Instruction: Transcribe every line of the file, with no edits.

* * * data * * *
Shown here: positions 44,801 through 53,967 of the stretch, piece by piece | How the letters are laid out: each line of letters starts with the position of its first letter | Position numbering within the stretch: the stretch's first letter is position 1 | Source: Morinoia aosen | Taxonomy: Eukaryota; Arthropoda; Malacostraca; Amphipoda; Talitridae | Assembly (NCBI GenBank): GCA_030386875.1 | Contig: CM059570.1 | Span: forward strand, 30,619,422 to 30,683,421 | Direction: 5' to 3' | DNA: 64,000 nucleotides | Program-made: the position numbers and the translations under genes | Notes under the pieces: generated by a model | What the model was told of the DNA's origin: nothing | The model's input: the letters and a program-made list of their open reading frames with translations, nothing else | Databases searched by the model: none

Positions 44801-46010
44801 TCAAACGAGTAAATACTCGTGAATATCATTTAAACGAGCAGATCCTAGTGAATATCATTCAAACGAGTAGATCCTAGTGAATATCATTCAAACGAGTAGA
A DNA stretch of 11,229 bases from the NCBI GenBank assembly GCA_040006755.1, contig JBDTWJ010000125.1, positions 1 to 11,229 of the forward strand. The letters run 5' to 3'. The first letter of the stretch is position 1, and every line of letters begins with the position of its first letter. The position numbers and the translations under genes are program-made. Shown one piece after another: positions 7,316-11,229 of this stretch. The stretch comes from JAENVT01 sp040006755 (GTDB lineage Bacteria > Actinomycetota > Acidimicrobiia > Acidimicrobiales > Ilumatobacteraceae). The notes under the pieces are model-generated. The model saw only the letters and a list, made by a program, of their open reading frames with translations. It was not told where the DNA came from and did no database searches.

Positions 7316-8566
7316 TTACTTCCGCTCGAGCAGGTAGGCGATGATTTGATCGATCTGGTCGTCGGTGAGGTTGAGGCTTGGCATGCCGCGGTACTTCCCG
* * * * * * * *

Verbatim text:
Shown here: positions 44,801 through 53,967 of the stretch, piece by piece | How the letters are laid out: each line of letters starts with the position of its first letter | Position numbering within the stretch: the stretch's first letter is position 1 | Source: Morinoia aosen | Taxonomy: Eukaryota; Arthropoda; Malacostraca; Amphipoda; Talitridae | Assembly (NCBI GenBank): GCA_030386875.1 | Contig: CM059570.1 | Span: forward strand, 30,619,422 to 30,683,421 | Direction: 5' to 3' | DNA: 64,000 nucleotides | Program-made: the position numbers and the translations under genes | Notes under the pieces: generated by a model | What the model was told of the DNA's origin: nothing | The model's input: the letters and a program-made list of their open reading frames with translations, nothing else | Databases searched by the model: none

Positions 44801-46010
44801 TCAAACGAGTAAATACTCGTGAATATCATTTAAACGAGCAGATCCTAGTGAATATCATTCAAACGAGTAGATCCTAGTGAATATCATTCAAACGAGTAGA
A DNA stretch of 11,229 bases from the NCBI GenBank assembly GCA_040006755.1, contig JBDTWJ010000125.1, positions 1 to 11,229 of the forward strand. The letters run 5' to 3'. The first letter of the stretch is position 1, and every line of letters begins with the position of its first letter. The position numbers and the translations under genes are program-made. Shown one piece after another: positions 7,316-11,229 of this stretch. The stretch comes from JAENVT01 sp040006755 (GTDB lineage Bacteria > Actinomycetota > Acidimicrobiia > Acidimicrobiales > Ilumatobacteraceae). The notes under the pieces are model-generated. The model saw only the letters and a list, made by a program, of their open reading frames with translations. It was not told where the DNA came from and did no database searches.

Positions 7316-8566
7316 TTACTTCCGCTCGAGCAGGTAGGCGATGATTTGATCGATCTGGTCGTCGGTGAGGTTGAGGCTTGGCATGCCGCGGTACTTCCCG